I’ve announced I’m leaving Facebook. I could have slipped away quietly. It was tempting to do that. But I wanted to thank my friends for including me in their lives, taking an interest in mine, and being so kind and loving to me and my family over the past few years. Yes, Facebook hasn’t been all bad. Actually, it has enriched my life in many ways.
So many kind comments: “I’ll miss you!” and “No!” and “I understand!” and “Can I have your email address because I want to stay in touch?” and “How can I follow your blog?” In my last post, I said many of my Facebook friends aren’t real friends. That’s true. But some of them really are real. I’m going to miss them. I’m tempted to reverse my decision. But I’m not going to.
I’ve been thinking about disentangling myself from the Internet for a very long time. I’m tired of my thoughts going around and around in circles, feeling unsettled, knowing I need to make some changes. Yes, no, yes. I can’t live like this any longer. I need to move on.
I think about how much time I spend on the Internet. I hop all over the place, clicking links, chasing information, chatting, wasting time. My behaviour is rather pathetic. The other day, I followed a link from Facebook: You should see Susan Boyle today. You won’t believe your eyes! (Or words to that effect.) You might not believe this: I clicked through three dozen web pages of ‘that was then and this is now’ superstar photos. And I didn’t even see any of Susan Boyle. The more times I clicked, the more determined I was to keep going: I can’t give up now. Susan might be on the very next page. You know what the sad thing is? I haven’t even heard Susan Boyle sing. I’m not a fan. She’s just a name to me.
I’ve been doing more and more similar stupid things recently. I can’t seem to help myself. Why? Perhaps the Internet is addictive? Yes, I could blame the Internet, but I’d be deceiving myself. My children have no trouble using the Internet in a sensible manner. They use it purposefully and then disengage. They can’t afford to waste time online. They have loads of other things they want to do.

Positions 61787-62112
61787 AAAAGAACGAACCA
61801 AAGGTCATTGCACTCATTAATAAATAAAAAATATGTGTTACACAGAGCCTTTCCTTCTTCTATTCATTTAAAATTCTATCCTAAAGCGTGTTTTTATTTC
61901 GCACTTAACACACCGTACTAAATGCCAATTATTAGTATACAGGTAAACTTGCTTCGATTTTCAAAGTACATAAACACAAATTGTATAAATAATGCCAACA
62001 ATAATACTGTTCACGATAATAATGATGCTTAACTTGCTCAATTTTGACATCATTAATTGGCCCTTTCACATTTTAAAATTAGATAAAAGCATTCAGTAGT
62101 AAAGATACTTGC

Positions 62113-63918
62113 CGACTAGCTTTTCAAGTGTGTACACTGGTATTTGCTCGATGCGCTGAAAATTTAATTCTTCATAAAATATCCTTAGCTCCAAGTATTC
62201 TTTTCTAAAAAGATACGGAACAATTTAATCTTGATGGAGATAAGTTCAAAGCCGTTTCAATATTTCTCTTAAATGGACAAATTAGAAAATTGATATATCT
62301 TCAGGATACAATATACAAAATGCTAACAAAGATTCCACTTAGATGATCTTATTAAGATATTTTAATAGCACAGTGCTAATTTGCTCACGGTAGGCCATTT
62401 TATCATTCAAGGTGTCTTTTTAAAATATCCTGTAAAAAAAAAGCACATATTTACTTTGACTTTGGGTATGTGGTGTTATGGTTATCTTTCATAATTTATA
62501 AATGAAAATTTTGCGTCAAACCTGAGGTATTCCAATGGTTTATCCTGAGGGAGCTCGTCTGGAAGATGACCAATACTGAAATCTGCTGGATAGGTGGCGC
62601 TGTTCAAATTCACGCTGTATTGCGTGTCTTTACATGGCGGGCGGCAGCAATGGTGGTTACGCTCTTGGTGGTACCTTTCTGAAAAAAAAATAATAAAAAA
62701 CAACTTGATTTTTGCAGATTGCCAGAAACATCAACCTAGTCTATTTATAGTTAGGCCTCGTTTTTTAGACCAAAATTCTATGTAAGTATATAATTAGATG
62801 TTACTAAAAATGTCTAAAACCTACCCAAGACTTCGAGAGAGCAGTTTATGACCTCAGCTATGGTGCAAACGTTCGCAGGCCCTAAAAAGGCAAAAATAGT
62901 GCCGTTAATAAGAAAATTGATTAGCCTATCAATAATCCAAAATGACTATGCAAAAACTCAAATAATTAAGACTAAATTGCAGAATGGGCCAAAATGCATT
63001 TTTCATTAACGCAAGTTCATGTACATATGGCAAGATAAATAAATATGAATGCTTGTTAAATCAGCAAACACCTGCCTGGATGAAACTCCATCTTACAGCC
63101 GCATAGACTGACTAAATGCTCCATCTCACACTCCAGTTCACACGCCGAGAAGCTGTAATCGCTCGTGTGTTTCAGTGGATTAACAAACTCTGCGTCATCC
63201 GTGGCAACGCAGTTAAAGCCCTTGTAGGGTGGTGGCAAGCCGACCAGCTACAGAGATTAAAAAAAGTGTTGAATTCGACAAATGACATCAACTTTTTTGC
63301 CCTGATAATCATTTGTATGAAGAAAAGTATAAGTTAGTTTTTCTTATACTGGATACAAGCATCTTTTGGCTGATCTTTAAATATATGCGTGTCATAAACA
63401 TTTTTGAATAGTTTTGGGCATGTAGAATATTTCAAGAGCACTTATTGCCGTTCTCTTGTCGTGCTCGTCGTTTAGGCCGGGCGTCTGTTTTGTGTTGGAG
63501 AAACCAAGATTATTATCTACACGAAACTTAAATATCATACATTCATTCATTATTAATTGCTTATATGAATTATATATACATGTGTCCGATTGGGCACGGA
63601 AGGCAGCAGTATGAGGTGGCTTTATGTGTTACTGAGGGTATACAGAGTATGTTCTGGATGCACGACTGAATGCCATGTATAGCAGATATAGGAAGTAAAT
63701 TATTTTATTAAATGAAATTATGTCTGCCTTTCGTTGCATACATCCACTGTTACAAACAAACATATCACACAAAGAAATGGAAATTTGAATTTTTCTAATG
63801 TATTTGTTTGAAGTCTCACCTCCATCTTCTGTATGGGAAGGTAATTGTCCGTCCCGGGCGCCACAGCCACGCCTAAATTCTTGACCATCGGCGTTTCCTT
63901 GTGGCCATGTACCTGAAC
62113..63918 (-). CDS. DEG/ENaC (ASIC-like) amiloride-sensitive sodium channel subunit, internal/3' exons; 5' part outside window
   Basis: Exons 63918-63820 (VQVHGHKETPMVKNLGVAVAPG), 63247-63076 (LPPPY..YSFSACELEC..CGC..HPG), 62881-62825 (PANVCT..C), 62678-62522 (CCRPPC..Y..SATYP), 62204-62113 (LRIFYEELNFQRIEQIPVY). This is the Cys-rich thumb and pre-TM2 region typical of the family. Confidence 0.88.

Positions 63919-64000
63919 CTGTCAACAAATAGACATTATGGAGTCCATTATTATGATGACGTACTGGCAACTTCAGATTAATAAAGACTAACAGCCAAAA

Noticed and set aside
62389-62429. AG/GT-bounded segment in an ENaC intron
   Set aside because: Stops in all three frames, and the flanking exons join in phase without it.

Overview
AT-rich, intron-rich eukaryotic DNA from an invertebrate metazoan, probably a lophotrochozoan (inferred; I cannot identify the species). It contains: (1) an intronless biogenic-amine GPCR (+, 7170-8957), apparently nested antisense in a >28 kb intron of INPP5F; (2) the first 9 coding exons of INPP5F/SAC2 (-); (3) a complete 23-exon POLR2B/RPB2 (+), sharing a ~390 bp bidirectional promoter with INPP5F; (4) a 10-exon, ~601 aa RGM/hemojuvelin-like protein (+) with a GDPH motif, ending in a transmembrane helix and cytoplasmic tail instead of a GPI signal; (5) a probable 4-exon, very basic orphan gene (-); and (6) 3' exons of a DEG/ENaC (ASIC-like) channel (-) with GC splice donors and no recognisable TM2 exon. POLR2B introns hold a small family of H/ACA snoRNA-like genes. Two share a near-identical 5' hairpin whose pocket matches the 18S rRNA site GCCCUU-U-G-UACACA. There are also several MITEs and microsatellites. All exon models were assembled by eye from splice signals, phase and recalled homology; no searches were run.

We often worry about the time our kids spend on their computers. We could be tempted to make strict screen time rules. But is it children who have a problem or is it us? Perhaps we assume our kids will react to a situation in the same way that we do. But maybe they won’t.
If the Internet isn’t addictive, why am I spending far too long online? A question worth pondering. Do I not have loads of other things I want to do? I have a long list of projects I could be working on. Am I tired? It’s easy to keep clicking when our energy levels are low. Can I blame social media? Does it distract me? Perhaps I have lost my ability to concentrate. Maybe it’s easier to keep on clicking than it is to settle down to some real work.
Some months ago, I read Cal Newport’s book Deep Work. I then spoke about it in a couple of my podcasts. I admitted I do very little deep work because I’m easily distracted. When I’d finished the book, I knew I had to change my behaviour. I made a vague resolution to do better. But, of course, I got distracted and never actually did anything.
I’m doing something now. I’m not going to let the Internet dictate how I behave. I’m going to follow the example of my children. I’m going to stop being pathetic and work on my concentration. It is possible to change. And then I shall do some deep work.
Very soon I shall no longer be on Facebook. Will I miss my friends? Will they miss me? What will I do when I suddenly have some news or a funny story or something interesting to share? Will anyone still read my blog? Lots of questions.
But the biggest question of all: How long will it take before I stop checking my phone for Facebook notifications?
Do you ever assume your children will have a problem with something just because you do? Are you easily distracted? And do you ever waste time following stupid links? I wonder if you like Susan Boyle and her music!